WASHINGTON (CNN) -- Mayors from across the country descended on the nation's capital Wednesday with a clear message to Washington that their cities were in urgent need of an immediate economic stimulus.
Miami, Florida, Mayor Manny Diaz and other U.S. mayors are meeting Wednesday with congressional leaders.
Miami, Florida, Mayor Manny Diaz, president of the nonpartisan U.S. Conference of Mayors, led the delegation of mayors, whose first meeting of the day was with top White House senior advisers.
Later Wednesday, Diaz and other mayors attended meetings with House Speaker Nancy Pelosi, D-California, and other key congressional leaders.
The U.S. Senate is debating a nearly $900 billion economic stimulus package backed by President Obama and congressional Democrats. Senate Republican leaders are pushing for a bill with more tax cuts and less spending. They also have said they want more emphasis on helping homeowners.
Los Angeles, California, Mayor Antonio Villaraigosa, a Democrat, told reporters that "it's time to stop the bickering and start the tough negotiating to get this bill out to ensure that the American people in our cities get the relief that they need right now."
Akron, Ohio, Mayor Donald Plusquellic, another Democrat, echoed that sentiment.
"It may be fun and games up here for senators to argue details and get down in the weeds, but just as mayors have to do in facing issues firsthand -- when the snow hits we've got to get it off the street," Plusquellic said.
"The senators need to stop business as usual here in Washington and get to work on a bill that can be presented to get people back to work."
Obama has been urging Congress to act quickly on the stimulus legislation, warning that "if we do not act boldly and swiftly, a bad situation could become dramatically worse." Watch more on Obama's urgent message »
"This president was elected on hope, and what our people at home are hoping [for is that] our Congress will give them something concrete to work with," said Republican Mayor Rita Mullins of Palatine, Illinois, near Chicago.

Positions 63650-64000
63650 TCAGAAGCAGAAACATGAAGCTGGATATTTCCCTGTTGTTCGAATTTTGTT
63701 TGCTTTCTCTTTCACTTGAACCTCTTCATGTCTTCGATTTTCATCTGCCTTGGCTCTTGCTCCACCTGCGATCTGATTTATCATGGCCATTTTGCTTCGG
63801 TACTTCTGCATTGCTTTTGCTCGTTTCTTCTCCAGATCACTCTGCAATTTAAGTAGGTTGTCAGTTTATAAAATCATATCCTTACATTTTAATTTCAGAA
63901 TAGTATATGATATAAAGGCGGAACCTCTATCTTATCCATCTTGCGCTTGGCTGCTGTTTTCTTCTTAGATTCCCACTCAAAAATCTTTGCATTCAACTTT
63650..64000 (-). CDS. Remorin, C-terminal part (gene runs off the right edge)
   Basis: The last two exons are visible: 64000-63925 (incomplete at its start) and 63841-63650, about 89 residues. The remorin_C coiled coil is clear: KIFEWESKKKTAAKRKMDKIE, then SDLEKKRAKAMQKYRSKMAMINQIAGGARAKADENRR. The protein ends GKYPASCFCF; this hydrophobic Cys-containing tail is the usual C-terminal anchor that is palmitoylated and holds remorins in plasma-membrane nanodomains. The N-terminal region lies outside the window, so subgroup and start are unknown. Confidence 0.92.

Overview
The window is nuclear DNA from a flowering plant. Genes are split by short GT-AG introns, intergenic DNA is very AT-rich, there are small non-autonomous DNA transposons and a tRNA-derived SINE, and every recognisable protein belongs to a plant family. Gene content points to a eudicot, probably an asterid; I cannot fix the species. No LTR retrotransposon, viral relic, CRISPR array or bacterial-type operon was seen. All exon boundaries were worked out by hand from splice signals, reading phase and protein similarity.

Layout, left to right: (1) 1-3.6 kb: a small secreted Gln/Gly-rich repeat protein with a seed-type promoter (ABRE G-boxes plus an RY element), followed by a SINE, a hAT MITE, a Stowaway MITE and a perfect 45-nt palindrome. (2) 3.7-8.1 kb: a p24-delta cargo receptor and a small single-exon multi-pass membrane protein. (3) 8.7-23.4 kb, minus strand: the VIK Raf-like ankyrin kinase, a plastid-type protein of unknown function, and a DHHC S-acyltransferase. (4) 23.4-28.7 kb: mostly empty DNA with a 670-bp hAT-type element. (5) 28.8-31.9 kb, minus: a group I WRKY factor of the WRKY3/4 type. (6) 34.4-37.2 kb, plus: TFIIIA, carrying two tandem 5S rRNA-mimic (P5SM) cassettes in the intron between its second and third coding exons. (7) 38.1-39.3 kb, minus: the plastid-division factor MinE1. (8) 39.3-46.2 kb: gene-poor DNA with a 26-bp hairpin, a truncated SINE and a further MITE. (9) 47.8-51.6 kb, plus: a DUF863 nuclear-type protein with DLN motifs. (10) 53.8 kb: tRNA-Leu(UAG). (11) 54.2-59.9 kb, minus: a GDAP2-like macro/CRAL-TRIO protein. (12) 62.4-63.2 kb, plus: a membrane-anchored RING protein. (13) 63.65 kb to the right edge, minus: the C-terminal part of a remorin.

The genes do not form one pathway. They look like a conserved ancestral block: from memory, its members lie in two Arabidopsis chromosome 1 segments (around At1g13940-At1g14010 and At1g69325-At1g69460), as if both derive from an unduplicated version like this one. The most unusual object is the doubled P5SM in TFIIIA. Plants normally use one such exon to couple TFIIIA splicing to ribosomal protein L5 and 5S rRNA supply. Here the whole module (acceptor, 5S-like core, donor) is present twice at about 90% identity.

Diaz, who is an independent, pointed to massive job cuts as a key issue facing Americans across the country.
"The economic news on Main Street is bad and is getting worse. Every day all of us have seen more and more people unemployed in our cities, more people losing their homes, small businesses that are ... closing their doors," Diaz said. "Our people continue to suffer, and we're here to support the president's call for a stimulus package."
The mayors' trip to Washington comes as a new survey, out Wednesday, shows more than eight in 10 cities are in financial trouble, up from 64 percent from six months ago.
The National League of Cities said the recession is straining cities' ability to meet their financial needs. Around 84 percent of cities reported facing fiscal difficulties, the highest percentage since the group started doing surveys in 1985.
Things likely will remain tough in 2009. Some 92 percent of the cities surveyed expected to have trouble meeting their city needs during this year. To cope, they are implementing hiring freezes and layoffs, delaying capital expenditures and instituting service cuts. Read more about the report
Some 69 percent have instituted hiring freezes or layoffs, while 42 percent are delaying or canceling infrastructure projects, according to the survey. Another 22 percent have instituted across-the-board cuts, it said.
Local and state officials are especially worried this year that if federal funds don't flow to the states, severe cuts to programs such as Medicaid and K-12 education will have to take place. Watch more on how states are coping with massive budget woes »
"Time is of the essence ... we have to get the money out as quickly as we can," said Republican Vermont Gov. Jim Douglas during a meeting Monday with Obama in the Oval Office. "I think we need to find some common ground. We need to pass a bill that works."
One place where especially tough decisions are taking place is New York, the country's financial hub.
On Friday, Mayor Michael Bloomberg, an independent, said his city may have to cut tens of thousands of jobs --- and increase the sales tax -- to deal with a $4 billion budget shortfall for fiscal year 2009 that begins in July.
New York has faced a tougher time than most cities because the bulk of its economy depends on Wall Street viability. The financial industry was rocked last year by the crisis in the credit industry and home mortgage meltdown, which led to the collapse of major investment houses and the loss of jobs.
In other cities around the country, the cuts in jobs and proposed tax increases weigh heavily on vulnerable small businesses, a vital asset to a municipality's economy.
CNNMoney.com senior writer Tami Luhby contributed to this report.